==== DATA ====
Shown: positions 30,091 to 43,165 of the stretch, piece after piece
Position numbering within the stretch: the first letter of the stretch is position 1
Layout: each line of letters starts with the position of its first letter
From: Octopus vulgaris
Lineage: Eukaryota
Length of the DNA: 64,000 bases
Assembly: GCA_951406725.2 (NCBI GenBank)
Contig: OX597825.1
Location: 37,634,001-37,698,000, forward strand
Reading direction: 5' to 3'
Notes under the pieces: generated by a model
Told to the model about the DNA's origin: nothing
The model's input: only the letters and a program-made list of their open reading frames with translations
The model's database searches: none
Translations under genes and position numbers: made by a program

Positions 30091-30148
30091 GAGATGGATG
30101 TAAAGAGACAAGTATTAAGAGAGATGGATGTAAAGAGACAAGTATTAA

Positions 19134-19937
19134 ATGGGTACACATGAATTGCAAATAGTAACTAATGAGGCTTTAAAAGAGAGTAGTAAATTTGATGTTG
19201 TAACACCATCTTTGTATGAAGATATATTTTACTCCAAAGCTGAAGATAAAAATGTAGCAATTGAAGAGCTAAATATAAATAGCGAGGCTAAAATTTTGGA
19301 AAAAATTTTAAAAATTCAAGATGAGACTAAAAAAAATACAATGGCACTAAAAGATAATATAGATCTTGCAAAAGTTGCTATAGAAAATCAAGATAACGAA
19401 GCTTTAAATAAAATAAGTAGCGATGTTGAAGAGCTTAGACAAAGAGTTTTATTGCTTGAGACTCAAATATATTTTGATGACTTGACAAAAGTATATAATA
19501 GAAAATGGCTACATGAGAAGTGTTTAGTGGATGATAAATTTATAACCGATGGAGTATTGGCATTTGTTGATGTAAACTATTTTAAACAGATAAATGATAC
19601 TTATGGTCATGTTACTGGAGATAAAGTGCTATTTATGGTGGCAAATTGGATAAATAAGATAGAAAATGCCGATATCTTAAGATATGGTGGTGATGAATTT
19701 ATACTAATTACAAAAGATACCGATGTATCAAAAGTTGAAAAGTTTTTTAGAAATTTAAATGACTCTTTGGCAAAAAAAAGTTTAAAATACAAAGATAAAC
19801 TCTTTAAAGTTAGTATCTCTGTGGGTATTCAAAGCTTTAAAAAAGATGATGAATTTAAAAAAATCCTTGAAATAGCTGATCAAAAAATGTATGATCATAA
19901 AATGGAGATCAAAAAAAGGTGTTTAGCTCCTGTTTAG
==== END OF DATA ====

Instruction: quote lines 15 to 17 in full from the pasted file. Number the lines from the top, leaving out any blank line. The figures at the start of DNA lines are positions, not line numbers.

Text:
Translations under genes and position numbers: made by a program

Positions 30091-30148
30091 GAGATGGATG